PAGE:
Stand-Alone WordPress Plugin Deactivator

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If you have ever got the “white screen of death” or another error in WordPress due to activating too many plugins or a dodgy plugin, and cannot get into wp-admin to sort it, you will appreciate this simple stand-alone plugin deactivator script.

The problem is that if WordPress cannot load or runs out of memory you just get a white screen with no way of getting back in to wp-admin to solve the problem. Often this is caused by having too many plugins loaded (shared hosting often only allows 32MB memory for PHP and a large number of plugins can easily exceed that), or by a dodgy or badly coded plugin.

The normal solution is to access the installation via FTP or a file manager and rename the folder of the offending plugin so that it doesn’t load. But if you don’t have FTP access, or would rather not give your clients that access, you are stuck.

The list of active plugins is stored in a single database entry named ‘active_plugins’ in the ‘wp_options’ table, however the format of the value does not lend itself to manual editing – if you even have or allow access to phpMyAdmin.

This simple PHP script reads the database value and displays the active plugins in a list with tick boxes and a button to unselect those ticked. It runs independently of WordPress so it will work even if WordPress won’t. The only WordPress files it uses are ‘wp-config.php’ (for the database settings) and ‘wp-admin/css/install.css’ (to make it look nice). The active plugin files are just read as text files to get their names.

wp-plugin-deactivator

Installation

Simply download the PHP script, unzip it and put it in your WordPress root folder (the same folder as the ‘wp-config.php’ file).

You can then access it by going to http://<blog-domain>/deactivate-wordpress-plugins.php in your browser.

If you want to put it in a different folder just change the three config values at the top of the script to suit the changed paths.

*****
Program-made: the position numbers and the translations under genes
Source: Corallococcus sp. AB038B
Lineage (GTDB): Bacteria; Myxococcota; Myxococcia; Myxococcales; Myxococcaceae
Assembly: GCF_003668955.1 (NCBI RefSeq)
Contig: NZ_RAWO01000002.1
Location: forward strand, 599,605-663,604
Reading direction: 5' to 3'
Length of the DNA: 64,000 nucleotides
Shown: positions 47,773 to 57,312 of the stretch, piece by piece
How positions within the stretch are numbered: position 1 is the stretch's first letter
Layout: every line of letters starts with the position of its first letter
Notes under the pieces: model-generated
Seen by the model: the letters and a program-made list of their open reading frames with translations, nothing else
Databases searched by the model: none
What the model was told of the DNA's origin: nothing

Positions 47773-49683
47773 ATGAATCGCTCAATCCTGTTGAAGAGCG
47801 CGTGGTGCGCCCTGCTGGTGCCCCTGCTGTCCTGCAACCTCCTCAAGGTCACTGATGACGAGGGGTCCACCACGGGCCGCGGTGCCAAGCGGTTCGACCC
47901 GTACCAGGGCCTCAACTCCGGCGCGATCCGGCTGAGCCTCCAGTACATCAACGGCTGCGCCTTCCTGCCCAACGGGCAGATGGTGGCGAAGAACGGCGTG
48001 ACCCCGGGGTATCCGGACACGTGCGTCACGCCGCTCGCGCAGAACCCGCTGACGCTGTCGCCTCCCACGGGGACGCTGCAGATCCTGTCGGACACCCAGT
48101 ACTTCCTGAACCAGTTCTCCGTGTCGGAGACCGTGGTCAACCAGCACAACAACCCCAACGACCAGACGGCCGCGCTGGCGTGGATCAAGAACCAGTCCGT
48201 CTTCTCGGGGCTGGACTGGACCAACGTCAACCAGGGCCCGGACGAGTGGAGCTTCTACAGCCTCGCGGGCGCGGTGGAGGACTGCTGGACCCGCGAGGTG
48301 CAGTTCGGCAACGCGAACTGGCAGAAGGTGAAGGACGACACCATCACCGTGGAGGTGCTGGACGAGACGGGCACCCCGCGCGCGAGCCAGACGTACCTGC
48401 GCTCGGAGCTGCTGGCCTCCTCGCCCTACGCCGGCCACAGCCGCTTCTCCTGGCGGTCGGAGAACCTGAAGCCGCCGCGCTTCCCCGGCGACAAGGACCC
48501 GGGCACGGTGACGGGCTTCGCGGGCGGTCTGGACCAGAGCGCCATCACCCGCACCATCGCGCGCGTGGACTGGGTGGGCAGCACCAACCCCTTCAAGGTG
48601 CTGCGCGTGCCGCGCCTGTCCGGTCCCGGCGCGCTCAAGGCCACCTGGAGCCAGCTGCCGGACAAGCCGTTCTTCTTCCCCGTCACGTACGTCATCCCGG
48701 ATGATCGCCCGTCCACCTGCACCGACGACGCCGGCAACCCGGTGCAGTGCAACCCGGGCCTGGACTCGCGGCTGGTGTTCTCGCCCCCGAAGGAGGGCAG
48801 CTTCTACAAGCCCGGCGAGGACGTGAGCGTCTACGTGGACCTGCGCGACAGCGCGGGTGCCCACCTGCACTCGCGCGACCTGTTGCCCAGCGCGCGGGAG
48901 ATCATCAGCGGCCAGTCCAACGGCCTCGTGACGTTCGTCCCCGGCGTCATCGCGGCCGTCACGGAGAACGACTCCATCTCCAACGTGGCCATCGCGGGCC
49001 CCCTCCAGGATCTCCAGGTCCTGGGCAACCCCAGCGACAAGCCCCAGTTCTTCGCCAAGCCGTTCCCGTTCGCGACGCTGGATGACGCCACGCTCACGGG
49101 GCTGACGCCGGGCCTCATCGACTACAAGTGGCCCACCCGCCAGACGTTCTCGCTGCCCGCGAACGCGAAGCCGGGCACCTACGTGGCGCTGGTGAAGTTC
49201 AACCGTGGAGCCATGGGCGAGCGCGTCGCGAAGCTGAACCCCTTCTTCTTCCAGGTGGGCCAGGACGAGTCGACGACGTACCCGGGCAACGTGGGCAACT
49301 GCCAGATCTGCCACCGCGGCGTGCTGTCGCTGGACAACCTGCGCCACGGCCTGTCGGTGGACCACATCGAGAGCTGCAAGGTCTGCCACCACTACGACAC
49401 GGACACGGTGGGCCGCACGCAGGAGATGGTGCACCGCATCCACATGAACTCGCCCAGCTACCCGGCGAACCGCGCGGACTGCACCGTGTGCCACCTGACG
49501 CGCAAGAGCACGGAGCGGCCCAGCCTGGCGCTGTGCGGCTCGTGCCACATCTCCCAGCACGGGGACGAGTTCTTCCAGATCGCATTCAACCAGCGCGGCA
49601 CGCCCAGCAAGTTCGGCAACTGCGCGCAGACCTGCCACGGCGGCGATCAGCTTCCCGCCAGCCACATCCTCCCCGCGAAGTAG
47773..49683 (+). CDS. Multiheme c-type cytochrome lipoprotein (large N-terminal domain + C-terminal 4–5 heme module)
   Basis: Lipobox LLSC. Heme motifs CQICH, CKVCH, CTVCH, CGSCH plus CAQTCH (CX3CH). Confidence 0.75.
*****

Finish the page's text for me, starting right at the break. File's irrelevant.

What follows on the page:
Security

The security problem should now be obvious. Anyone who knows or guesses that URL can deactivate your plugins, messing up your WordPress blog. Here are a couple of possible solutions:

  1. Rename the PHP script to something really obscure (such as a string of random characters) so nobody could guess it.
  2. Put the script in a folder protected with a .htaccess password. You will need to change the three config values at the top of the script to suit the changed paths.

Release Notes

Version 1.0 (14/02/2013)

  • Original release
  • Tested with WordPress 3.5.1

Version 1.1 (19/03/2015)

  • Read rather than include config file
  • Uses mysqli functions (instead of deprecated mysql ones)
  • Uses serialize() and unserialize() functions correctly
  • Tested with WordPress 4.1.1

Version 1.2 (19/05/2015)

  • Updated copyright details
  • Tested with WordPress 4.2.2

Disclaimer

This PHP script is offered on an ‘as-is’ basis with no guarantee that it will work correctly etc. Please carry out your own tests before using it. No liability is accepted for any errors or damage however caused. Tested on WordPress versions 3.5.1, 4.1.1 and 4.2.2 only.

This PHP script is free of charge, however I would appreciate a link to this website if you find it useful. The copyright notices must not be removed.

This script is not endorsed by or in any way connected with WordPress.

This script is Copyright (c) 2013-2015 Paul Stenning.

Click here to download the PHP script (in a ZIP file)